54 relations: Alfred Richard Creyke, Binney Lock, Broadsheet, Canterbury, New Zealand, Cellarius, Charles Purnell, Charlotte Jane, Christchurch, Christchurch Art Gallery, Compact (newspaper), Crosbie Ward, Darwin among the Machines, Department of Internal Affairs (New Zealand), Editing, Erewhon, Fairfax Media, George Sale (academic), Greymouth, Henry Tancred (New Zealand politician), Hokitika, Isaac Thomas Cookson, James FitzGerald (New Zealand politician), Joanna Norris, John Charles Watts-Russell, John Hall (New Zealand politician), Joseph Brittan, Joseph Colborne-Veel, List of Latin phrases (Q), Lyttelton Rail Tunnel, Lyttelton Times, Lyttelton, New Zealand, Midland Line, New Zealand, National Library of New Zealand, New Zealand Railways Department, Newspaper, NZR RM class (Midland), NZR RM class (Vulcan), Oliver Duff, Project Gutenberg, Pseudonym, Qantas, Railcar, Richard James Strachan Harman, Ross Branch, Royal coat of arms of the United Kingdom, Samuel Butler (novelist), Scoop (website), South Island, Stuff.co.nz, The Age, ..., The Press Building, Christchurch, West Coast, New Zealand, William Henry Triggs, 2011 Christchurch earthquake. Expand index (4 more) » « Shrink index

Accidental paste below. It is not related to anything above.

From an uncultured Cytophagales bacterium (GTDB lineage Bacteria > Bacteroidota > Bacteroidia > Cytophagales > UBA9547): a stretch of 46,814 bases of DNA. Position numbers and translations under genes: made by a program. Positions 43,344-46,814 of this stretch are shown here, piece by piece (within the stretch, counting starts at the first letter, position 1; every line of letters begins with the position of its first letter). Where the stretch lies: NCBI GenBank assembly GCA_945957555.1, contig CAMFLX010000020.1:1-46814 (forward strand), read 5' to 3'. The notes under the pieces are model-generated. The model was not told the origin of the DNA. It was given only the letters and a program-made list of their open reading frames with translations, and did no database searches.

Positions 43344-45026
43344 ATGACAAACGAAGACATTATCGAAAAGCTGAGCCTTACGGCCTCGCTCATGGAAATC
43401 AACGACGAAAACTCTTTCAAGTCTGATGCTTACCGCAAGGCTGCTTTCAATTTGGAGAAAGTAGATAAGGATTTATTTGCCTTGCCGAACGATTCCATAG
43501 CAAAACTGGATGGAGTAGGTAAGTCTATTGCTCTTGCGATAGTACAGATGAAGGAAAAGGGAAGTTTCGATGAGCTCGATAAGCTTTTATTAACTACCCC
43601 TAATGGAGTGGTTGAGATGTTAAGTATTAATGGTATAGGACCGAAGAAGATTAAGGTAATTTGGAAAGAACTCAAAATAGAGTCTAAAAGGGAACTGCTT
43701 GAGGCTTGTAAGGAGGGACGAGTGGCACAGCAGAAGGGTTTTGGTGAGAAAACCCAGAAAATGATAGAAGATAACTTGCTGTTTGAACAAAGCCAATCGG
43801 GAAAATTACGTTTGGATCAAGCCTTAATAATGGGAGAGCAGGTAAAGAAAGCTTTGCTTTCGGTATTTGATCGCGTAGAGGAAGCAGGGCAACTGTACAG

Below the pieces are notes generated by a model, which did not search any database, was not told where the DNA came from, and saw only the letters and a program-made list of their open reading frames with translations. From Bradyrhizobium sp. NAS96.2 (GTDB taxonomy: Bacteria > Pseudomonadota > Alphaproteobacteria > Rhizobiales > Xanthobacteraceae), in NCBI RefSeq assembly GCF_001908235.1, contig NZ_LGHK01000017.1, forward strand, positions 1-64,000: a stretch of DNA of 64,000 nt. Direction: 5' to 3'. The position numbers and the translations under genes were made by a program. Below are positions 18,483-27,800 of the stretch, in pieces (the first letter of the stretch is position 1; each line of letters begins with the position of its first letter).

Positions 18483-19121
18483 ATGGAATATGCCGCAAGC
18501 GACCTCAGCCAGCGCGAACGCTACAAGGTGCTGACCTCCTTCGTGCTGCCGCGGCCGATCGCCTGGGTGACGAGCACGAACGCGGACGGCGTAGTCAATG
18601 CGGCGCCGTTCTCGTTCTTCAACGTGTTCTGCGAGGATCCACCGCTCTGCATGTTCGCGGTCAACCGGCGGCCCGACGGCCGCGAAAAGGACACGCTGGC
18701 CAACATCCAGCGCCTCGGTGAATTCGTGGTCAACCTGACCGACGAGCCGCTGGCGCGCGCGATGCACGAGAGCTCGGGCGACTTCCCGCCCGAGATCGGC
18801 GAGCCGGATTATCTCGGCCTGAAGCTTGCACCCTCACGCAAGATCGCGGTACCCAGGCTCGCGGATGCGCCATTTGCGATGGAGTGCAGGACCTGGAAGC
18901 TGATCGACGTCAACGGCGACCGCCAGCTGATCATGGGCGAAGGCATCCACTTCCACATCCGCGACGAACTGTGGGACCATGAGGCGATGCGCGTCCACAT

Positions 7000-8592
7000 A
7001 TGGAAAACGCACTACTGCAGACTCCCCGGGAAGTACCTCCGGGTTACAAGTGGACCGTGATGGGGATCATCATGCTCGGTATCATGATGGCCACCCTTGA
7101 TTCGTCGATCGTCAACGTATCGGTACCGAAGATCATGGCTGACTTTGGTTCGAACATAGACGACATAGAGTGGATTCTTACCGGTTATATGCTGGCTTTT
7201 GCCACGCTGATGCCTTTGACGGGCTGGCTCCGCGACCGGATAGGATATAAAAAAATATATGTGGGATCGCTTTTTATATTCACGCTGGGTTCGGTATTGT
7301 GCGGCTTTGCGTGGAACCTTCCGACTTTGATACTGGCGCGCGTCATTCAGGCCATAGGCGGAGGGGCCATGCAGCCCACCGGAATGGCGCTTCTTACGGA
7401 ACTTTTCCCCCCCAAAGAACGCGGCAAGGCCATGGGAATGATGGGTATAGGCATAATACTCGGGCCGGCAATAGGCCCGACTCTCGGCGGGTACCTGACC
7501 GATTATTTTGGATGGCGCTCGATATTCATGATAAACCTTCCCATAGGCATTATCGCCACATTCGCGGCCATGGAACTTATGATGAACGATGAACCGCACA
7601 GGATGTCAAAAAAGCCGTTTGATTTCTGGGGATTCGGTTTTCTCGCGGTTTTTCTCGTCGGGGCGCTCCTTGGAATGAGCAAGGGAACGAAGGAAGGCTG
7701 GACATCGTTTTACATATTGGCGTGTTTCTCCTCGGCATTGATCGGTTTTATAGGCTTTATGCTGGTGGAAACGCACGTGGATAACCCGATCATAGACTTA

Alfred Richard Creyke JP (1 September 1831 – 30 November 1892) was a 19th-century Member of Parliament in Canterbury, New Zealand.
Edmund Binney Lock, (21 May 1932 – 16 November 2014) was a New Zealand journalist, and editor of The Press newspaper in Christchurch from 1978 to 1990.
A broadsheet is the largest newspaper format and is characterized by long vertical pages (typically). Other common newspaper formats include the smaller Berliner and tabloid/compact formats.
Canterbury (Waitaha) is a region of New Zealand, located in the central-eastern South Island.